We have earlier noticed that this court in a series of decisions has pronounced in unambiguous terms that where under the terms of a contract of sale, the buyer is required to remove the goods from the State in which he purchased those goods to another State and when the goods are so moved, the sale in question must be considered as a sale in the course of inter-State trade or commerce. This is a well-established position in law....
There is no material on the record before us from which it can be held that the purchaser, i. e., the petitioner, was required to remove the goods from the State of Orissa to other States under the terms of the contracts of sale entered into between him and the persons to whom betel leaves were exported outside the State. It, therefore, follows that the petitioner used to make purchases in his favour within the State and a major portion of the purchased betel leaves was being exported by him to places outside the State of Orissa. There is, however, no material from which it can be said that the acquisition of betel leaves by the petitioner was under preexisting contracts, the terms whereof necessitated or occasioned the movement of the betel leaves from the State of Orissa to places outside it. On the other hand, it is manifest that the petitioner of his own accord buys betel leaves within the State of Orissa and under the provisions of the Orissa Act he incurs liability to pay purchase tax. In respect of that part of the betel leaves which he resells in Orissa he is not liable to pay sales tax under the Orissa Act in view of the proviso under Section 3-B of the Orissa Act. In the absence of any positive material to show that the petitioner made purchases of betel leaves pursuant to the existing contract with outsiders, the terms of which contract occasioned movement of the goods from Orissa to places outside it, we are not in a position to hold that the petitioner's liability under the Central Act can be taken into consideration to exempt him from the liability under Section 3-B read with Section 4 of the Orissa Act.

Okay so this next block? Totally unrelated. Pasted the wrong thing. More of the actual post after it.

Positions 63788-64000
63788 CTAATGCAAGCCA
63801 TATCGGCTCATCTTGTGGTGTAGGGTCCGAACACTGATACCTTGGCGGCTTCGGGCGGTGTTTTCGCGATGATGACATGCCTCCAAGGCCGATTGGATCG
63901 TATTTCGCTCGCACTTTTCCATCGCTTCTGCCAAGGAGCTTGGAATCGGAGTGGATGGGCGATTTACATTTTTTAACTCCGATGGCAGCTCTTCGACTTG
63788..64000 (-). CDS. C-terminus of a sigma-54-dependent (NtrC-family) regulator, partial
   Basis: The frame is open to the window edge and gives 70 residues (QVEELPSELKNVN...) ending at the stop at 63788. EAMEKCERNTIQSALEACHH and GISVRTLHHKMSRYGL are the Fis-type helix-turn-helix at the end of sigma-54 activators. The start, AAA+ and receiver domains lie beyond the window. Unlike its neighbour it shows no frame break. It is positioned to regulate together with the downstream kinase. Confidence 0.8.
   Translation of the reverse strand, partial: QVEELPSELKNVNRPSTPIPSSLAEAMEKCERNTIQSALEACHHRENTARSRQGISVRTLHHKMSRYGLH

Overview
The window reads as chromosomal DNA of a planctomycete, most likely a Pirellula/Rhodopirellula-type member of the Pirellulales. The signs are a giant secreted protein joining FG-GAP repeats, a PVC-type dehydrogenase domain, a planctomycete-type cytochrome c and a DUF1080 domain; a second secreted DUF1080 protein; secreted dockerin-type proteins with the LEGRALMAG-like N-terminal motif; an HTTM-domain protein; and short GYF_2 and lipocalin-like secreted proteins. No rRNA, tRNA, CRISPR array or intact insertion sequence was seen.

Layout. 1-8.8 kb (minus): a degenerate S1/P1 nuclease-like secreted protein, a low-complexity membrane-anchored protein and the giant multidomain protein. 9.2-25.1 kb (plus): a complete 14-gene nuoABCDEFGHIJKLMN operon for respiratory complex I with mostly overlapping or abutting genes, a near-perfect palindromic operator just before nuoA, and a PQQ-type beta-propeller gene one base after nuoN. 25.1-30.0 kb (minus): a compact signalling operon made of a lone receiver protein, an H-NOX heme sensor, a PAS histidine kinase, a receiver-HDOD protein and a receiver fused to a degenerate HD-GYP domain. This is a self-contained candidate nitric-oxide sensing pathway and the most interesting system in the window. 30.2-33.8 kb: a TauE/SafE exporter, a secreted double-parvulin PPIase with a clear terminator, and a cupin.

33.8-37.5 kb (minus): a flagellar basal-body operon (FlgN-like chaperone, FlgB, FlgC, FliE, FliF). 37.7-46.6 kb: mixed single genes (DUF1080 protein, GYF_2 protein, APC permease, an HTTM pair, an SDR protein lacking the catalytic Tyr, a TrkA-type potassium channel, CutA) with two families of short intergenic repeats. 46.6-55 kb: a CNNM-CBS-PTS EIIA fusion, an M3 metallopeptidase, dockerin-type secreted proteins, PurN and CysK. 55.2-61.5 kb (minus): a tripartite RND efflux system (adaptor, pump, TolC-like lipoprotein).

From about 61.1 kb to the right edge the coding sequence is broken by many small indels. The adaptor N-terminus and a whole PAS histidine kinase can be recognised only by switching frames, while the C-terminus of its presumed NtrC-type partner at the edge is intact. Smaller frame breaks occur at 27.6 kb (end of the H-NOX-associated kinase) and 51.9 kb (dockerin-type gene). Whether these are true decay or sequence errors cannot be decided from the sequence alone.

8. In the case of Dhirendranath Das v. State of Orissa  26 S.T.C. 522, a Bench of this Court dealt with the case of a fish dealer. Fish in Orissa is liable to purchase tax. A reference was made to this court under the Orissa Act to answer the question as to whether the State of Orissa was competent to impose purchase tax on goods which were meant for sale outside Orissa. On an examination of the legal aspect with reference to several cases, their Lordships concluded thus:
Applying the aforesaid test to the present case, it would be seen that the assessee has made out no case that he was under any obligation by virtue of any contract or understanding to export fish to Calcutta. There are also no materials or finding that the fishermen selling the fish to the assessee had anything to do with the export of fish by the assessee to Calcutta. No case was made out and no finding sought that the assessee was under any obligation to export the fish to Calcutta after purchase from the fishermen. Thus the fishermen are in no way connected with the export of fish to Calcutta though in fact fish purchased were exported. The assessee could have sold the fish inside Orissa after the purchase. Even assuming that the assessee had the intention from the very start that he would export the fish to Calcutta, there is no proof that he had an obligation to export the fish to Calcutta. The mere factual export of fish does not therefore bring the case as being a sale in the course of inter-State trade...
Their Lordships quoted a passage from the case of Ben Gorm Nilgiri Plantations Co. v. Sales Tax Officer  15 S.T.C. 753 (S.C.), which is to the following effect:. For instance, the foreign purchaser either by himself or through his agent purchases goods within the territory of India and exports the goods and even if the seller has the knowledge that the goods are intended by the purchaser to be exported, such a transaction is not in the course of export for the seller does not export the goods, and it is not his concern as to how the purchaser deals with the goods. Such a transaction without more cannot be regarded as one in the course of export because etymologically 'in the course of export' contemplates an integral relation or bond between the sale and the export....
The purchase by the petitioner is distinct from the subsequent export by him to places outside Orissa and the transaction of purchase and the subsequent export cannot be tagged together to constitute one single transaction coming within the meaning of Article 286(1)(a) of the Constitution or the provision of Section 3 of the Central Act so as to make the levy of tax under Section 3-B read with Section 4 of the Orissa Act illegal.
As the same question has been raised in all these cases and we do not accept the contention of the several petitioners, each of the writ petitions has to be dismissed. We accordingly dismiss them, but in the peculiar facts of the case, we direct the parties to bear their own costs.
B.K. Ray, J.